Pushcart Prize-winning author John-Ivan Palmer’s literary credits include the critically acclaimed novel, Motels of Burning Madness (The Drill Press, 2009), investigative journalism and literary works of fiction, non-fiction and poetry. As a journalist and reviewer for Your Flesh Quarterly, praised by Newsweek as “the premier underground zine of the 90s,” his interviews form a virtual Who’s Who of the international underground at the time. They include foreign dissidents such as Mirko Ilic, novelists Harry Crews, George Pelecanos, Joe Lonsdale, among others, graphic artists like Frank Miller (Sin City), jailed satirist Mike Diana and Japanese manga artist Maruo Suehiro, filmmakers such as Richard Kern and Christian Gore, and controversial researchers Andrea Juno and Vale Vale (of REsearch publications) and anthropologist Napoleon Chagnon.
Tom Bradley’s irreverent interview with Palmer in Exquisite Corpse, A Journal of Art and Life describes the author as an “odd and versatile figure in the literary world, whose fiction, poetry, essays, interviews, and literary criticism [are] often perceived as scholarly performances in the Devil’s Theater.”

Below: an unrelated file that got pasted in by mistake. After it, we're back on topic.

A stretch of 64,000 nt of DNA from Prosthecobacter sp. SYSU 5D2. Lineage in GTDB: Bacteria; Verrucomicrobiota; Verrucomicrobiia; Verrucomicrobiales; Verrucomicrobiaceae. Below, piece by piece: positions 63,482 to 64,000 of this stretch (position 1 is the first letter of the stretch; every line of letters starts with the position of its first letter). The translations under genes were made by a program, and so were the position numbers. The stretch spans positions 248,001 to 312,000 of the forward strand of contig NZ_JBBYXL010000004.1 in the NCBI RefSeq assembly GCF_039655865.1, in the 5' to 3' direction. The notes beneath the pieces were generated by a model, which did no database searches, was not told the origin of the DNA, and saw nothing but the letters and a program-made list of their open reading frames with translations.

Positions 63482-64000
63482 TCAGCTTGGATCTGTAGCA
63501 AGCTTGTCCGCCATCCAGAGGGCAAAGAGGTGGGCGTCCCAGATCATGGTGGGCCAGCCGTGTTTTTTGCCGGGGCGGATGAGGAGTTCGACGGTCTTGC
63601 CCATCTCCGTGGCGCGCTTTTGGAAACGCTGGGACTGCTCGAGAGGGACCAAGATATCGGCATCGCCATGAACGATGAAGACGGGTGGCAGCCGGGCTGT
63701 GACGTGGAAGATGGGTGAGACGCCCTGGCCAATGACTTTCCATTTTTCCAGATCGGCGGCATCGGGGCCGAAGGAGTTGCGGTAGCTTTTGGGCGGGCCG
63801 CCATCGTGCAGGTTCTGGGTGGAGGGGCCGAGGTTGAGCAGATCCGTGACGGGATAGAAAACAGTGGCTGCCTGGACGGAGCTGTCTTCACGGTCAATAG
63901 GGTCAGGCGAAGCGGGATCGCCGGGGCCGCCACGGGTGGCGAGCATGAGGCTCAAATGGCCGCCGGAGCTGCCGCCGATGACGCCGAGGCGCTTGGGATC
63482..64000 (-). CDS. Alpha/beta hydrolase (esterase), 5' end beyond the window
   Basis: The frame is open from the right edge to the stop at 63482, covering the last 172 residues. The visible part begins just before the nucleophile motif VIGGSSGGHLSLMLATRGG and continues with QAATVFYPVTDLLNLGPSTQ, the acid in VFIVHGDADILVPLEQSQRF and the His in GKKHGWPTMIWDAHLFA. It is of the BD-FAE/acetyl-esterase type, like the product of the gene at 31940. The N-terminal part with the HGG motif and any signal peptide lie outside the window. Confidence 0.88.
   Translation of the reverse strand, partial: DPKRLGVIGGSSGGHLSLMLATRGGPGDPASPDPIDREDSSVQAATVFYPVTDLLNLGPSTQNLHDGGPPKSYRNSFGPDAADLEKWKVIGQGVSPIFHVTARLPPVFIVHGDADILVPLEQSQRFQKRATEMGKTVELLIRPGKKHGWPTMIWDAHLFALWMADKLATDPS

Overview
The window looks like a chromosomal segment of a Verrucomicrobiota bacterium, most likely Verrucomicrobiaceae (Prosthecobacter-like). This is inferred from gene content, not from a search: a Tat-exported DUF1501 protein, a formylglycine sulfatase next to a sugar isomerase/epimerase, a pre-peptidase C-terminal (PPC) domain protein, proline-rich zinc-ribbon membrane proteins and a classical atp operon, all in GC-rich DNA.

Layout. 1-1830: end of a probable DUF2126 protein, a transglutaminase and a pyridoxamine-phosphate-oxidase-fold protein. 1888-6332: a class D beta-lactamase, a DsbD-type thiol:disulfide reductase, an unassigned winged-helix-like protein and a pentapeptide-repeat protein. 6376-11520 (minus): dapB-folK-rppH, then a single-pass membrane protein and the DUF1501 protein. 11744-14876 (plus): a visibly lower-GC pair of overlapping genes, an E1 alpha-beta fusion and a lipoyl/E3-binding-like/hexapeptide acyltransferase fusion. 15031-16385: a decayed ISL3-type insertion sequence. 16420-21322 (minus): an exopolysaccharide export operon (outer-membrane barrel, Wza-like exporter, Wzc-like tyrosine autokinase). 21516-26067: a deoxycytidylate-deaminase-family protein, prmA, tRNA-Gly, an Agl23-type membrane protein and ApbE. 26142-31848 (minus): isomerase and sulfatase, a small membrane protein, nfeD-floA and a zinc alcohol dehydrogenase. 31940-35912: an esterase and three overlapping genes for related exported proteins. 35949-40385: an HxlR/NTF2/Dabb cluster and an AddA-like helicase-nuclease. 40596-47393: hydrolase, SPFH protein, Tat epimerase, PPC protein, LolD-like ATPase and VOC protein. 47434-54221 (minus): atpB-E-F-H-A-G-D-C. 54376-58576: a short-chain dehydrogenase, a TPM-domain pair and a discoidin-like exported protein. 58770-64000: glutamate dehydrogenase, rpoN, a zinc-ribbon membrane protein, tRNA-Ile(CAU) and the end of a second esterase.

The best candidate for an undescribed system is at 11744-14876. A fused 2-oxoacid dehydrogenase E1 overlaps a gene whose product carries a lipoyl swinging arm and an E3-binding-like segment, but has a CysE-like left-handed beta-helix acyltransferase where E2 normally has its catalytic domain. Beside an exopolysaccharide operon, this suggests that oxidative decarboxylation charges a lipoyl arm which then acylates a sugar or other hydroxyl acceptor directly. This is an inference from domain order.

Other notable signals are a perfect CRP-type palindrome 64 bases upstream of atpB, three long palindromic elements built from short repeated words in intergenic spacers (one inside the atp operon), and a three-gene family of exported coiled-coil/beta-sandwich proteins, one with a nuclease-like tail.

Palmer applies a disciplined, belletristic style to outsider topics thus making them universally accessible in their deeper humanitarian insights. He writes for readers “who are solitary yet worldly and curious about opening strange doors to see what’s on the other side.”
Palmer’s more recent work in the form of narrative non-fiction moves into surprising new dimensions of literary refinement, as in the presently unpublished (except in parts) Waking Up in the House of Illusion and Reflections on the Nature of Staged Influence and recently published work (see below).
“Stage Hypnotism and the Annihilation of Rational Thought” in Guide to Creative Kulchur Journal (Issue 8 2016) (“People underestimate the persistence of so-called sanity.”) Illustrated with rare archival photos. Available in print only (guidetokulchur.com/gtk-creative-journal).
“New Details in the Heist of Alberto Giacometti’s Seated Woman,” Whistling Shade (Fall/Winter, 2016). (“I expected police cars to veer in from all directions…”) Illustrated. Available at bookstores, libraries and coffeehouses in the Twin Cities or downloadable for $1 online at whistlingshade.com.